When the infant died after only four hours, the family didn’t have money for the headstone. Instead, the mother memorized the place where the infant was buried. By pacing over and over the small graveyard, counting the steps between trees and other objects, she committed to memory the exact location the small boy would lay in rest.
He was the only member of the family that would have a home. The rest continued to live in a kind of purgatory.
Purgatory, Pope John Paull II explained, does not indicate “a place, but a condition of existence.” Imperfect and temporary, it is a state for those who died somewhat but not completely in sin. Not deserving of an eternity of damnation, some may have taken advantage of salvation, but all who find themselves in this condition require some form of expiation. Some were deathbed converts or children who died before baptism, who were banished to the in-between for an original sin that is theirs by the faults of their forbears. They wait in a condition of existence for eventual entrance or acceptance.
Marcelo Hernandez Castillo’s memoir, Children of the Land, is a rumination on purgatory, but in Castillo’s case heresy is traded for illegality, purgatory for liminality, a limbo that is not only legal but existential. He describes how his status as an undocumented migrant in the U.S. is a state that leaves its mark on flesh and spirit. His four-hour-old brother, Manuel, who is buried in a small town in central California, is the only member to acquire a condition of permanent residence. The rest of the family must continue to move, make themselves invisible, and pray one day that their purgatorial existence and temporary identities will come to an end. Feeling like he belongs nowhere, to no place, he longs to be buried but not left for dead, not resurrected but connected.
Was it sin or crime that followed the family? Were their lives in the U.S. their punishment or their penance? Never quite certain, the family tries migration after migration as a form of atonement. Castillo writes, “Did we, after nearly a century of my family’s border crossings, come close to the repetition? Were we close to perfecting something that we knew we would never finish?”
Castillo’s purgatory ends in the most hellish, absurdist manner that one would expect entrance and exit from purgatory to occur: in a bureaucratic interview that would decide his fate. In a bland, government building, he must prove that love is real, that his marriage is not a fiction. A bureaucrat tries to decipher love by asking questions about where they met, their feeling about their respective in-laws, what side of the bed the other slept on.
“She trafficked in the images of legitimacy, trained in spotting the subtleties of body language in order to detect a sham green card wedding and tell it from the real thing,” Castillo writes. And his answers were “speaking beyond the office and to the entire country itself.”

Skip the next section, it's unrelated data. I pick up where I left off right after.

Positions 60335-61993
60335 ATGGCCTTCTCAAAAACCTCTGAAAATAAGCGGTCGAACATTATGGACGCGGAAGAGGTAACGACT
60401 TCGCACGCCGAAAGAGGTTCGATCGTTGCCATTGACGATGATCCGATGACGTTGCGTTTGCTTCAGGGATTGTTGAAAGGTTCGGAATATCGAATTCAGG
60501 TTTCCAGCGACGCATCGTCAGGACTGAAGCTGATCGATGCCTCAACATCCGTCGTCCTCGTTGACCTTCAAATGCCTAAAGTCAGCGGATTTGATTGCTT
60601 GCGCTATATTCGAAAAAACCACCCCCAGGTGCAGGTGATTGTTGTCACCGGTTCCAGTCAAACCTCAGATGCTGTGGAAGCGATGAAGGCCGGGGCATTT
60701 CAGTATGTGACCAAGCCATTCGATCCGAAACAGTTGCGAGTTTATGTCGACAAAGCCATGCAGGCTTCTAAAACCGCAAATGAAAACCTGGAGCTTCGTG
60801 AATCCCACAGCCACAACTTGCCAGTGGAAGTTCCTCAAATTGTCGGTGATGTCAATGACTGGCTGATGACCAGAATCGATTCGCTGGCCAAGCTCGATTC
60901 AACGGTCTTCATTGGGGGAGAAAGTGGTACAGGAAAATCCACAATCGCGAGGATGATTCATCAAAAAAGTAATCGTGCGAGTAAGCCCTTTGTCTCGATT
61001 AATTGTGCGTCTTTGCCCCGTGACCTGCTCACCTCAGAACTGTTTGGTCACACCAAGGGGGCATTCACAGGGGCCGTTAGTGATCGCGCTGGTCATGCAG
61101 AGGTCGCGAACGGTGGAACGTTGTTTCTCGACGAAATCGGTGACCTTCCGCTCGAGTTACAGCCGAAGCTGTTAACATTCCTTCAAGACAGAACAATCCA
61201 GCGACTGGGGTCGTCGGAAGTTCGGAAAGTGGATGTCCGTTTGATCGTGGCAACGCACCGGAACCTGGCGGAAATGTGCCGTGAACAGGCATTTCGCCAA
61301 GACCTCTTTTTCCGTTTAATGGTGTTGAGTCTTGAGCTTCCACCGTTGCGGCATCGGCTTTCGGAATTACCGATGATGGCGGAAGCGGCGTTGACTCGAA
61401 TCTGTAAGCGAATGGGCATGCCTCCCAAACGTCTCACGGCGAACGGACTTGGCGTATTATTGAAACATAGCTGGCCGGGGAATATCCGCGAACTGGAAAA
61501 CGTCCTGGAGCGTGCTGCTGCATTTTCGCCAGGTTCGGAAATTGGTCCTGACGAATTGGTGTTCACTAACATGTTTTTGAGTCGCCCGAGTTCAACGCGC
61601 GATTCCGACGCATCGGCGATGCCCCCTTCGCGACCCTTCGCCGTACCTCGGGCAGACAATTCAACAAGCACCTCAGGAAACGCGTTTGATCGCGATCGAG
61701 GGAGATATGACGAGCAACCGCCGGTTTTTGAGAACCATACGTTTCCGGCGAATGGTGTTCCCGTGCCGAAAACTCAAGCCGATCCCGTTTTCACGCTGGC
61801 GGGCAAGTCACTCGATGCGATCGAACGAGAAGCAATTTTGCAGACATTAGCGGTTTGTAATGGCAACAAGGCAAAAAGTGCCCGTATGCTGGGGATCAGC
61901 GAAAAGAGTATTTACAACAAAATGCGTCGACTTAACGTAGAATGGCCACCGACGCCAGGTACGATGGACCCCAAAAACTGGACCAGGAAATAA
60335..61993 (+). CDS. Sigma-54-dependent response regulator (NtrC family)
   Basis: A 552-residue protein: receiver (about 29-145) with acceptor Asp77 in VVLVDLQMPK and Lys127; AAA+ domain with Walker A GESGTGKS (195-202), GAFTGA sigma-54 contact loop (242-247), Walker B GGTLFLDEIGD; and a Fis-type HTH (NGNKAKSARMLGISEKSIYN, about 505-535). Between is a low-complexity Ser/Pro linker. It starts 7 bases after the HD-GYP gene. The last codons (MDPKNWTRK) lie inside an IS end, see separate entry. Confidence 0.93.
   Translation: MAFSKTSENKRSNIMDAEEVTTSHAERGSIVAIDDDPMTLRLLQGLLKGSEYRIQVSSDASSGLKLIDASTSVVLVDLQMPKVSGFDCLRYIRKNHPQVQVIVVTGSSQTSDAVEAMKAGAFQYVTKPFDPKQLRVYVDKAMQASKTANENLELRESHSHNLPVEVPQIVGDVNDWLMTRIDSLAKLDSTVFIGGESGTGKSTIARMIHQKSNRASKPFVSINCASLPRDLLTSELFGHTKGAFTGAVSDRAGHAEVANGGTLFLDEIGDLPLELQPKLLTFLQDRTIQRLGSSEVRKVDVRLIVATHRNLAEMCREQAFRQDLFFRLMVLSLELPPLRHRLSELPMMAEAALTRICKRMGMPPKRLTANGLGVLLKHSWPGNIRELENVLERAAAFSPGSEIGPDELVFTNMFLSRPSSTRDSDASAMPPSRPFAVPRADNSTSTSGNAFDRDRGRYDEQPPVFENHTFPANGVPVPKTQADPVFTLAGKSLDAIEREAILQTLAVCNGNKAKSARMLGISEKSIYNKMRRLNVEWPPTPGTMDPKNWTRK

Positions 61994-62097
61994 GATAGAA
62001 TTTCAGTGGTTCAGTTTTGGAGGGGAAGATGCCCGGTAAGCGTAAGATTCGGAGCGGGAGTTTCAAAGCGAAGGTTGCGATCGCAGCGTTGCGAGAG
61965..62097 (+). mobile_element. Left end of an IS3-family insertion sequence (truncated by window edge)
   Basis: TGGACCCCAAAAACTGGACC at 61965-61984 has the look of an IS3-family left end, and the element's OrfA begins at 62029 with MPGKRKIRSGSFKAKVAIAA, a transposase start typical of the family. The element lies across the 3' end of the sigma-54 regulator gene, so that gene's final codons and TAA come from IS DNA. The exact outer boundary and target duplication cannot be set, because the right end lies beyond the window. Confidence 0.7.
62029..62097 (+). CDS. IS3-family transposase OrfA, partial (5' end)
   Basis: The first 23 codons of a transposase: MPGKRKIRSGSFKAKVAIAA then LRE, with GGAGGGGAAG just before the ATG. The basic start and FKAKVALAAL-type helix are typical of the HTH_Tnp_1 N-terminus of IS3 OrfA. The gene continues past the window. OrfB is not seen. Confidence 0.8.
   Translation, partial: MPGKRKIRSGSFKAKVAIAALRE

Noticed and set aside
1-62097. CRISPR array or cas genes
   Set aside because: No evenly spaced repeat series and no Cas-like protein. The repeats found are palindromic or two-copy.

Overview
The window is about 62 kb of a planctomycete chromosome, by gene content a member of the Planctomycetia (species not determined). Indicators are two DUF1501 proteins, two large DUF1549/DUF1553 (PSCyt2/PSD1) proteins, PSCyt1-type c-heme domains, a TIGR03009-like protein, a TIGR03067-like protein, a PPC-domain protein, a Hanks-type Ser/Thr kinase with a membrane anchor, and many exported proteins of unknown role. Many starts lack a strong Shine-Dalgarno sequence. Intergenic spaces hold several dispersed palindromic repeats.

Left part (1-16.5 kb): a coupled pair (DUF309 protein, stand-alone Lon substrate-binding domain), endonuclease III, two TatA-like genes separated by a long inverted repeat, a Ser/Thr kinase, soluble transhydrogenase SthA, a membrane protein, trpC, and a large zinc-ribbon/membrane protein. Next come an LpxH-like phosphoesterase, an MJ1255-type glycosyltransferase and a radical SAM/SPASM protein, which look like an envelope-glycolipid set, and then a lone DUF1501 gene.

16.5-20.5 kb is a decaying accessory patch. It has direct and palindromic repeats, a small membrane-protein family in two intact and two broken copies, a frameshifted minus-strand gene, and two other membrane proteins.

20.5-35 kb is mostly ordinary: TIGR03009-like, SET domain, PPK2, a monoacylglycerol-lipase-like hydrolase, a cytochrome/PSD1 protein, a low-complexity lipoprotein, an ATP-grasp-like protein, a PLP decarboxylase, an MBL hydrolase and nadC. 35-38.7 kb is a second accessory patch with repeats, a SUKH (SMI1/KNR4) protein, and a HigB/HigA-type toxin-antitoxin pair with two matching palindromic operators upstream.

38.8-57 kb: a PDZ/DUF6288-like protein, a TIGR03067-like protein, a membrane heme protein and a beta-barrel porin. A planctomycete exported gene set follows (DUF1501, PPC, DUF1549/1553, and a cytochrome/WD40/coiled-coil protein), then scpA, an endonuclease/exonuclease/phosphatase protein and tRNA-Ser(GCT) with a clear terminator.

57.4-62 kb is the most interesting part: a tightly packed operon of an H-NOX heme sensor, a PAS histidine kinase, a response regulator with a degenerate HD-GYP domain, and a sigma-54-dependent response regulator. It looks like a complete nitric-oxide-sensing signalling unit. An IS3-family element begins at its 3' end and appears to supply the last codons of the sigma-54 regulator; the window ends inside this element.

After the end of the interview, the bureaucrat congratulates Castillo with a “Welcome to America.” Castillo wonders where he’s been for the last for 22 years.
Castillo is not the first author to use religious language to access a grammar of gravitas. Mexican American writers have reached for the vocabulary of salvation, damnation, grace, and faith to describe their experience.
The Chicano activist theater troupe the Teatro Campesino in their 1974 acto “El Corrido de Jesus Pelado Rasquachi” had their protagonist, a poor Mexican migrant, carried north on a train comprised of the devil on one side and death on the other. Promising his life as collateral to the devil, the devil and death lead him to his destination, creating the onomatopoeia of the train with chants of “chingate, chingate, chingate,” over and over. Eventually the worker loses everything, including his life in the U.S.
Luis Alberto Urrea has written about the stretch of the Sonoran Desert that carried most migrants into the U.S. during the height of migration in the early 2000s. In that stretch of desert, that came to be called the Devil’s Highway, at least one migrant died daily. Urrea describes the travails of 26 migrants who were lost, 14 of whom died, in his book The Devil’s Highway. Out there and lost, they knew they were left for dead. After days in the desert, stuck in an international system that allows money and goods to move freely but damns people, they knew that they “were walking now for water, not salvation.”
José Olivarez wrote about a “Mexican Heaven” that existed only because Mexicans were able to sneak into it. They navigated their entrance into heaven without authorization at a moment when the proper surveillance mechanisms failed. But even then, “they dream of another heaven, / one they might be allowed in / if they work hard enough.”
The words of Mexican American writers point to various communities struggling to find words that will render their world — unrecognized and illegible — visible and legitimate.
Their words show them seeking. Their despair, of the state, of American Christianity, of our common humanity, seeks understanding. Yet, they are not without hope. When they reach for words to describe their condition of existence, whether heaven, hell, or somewhere in between, they show a hint that the vocabulary of faith is still necessary to properly describe injustice.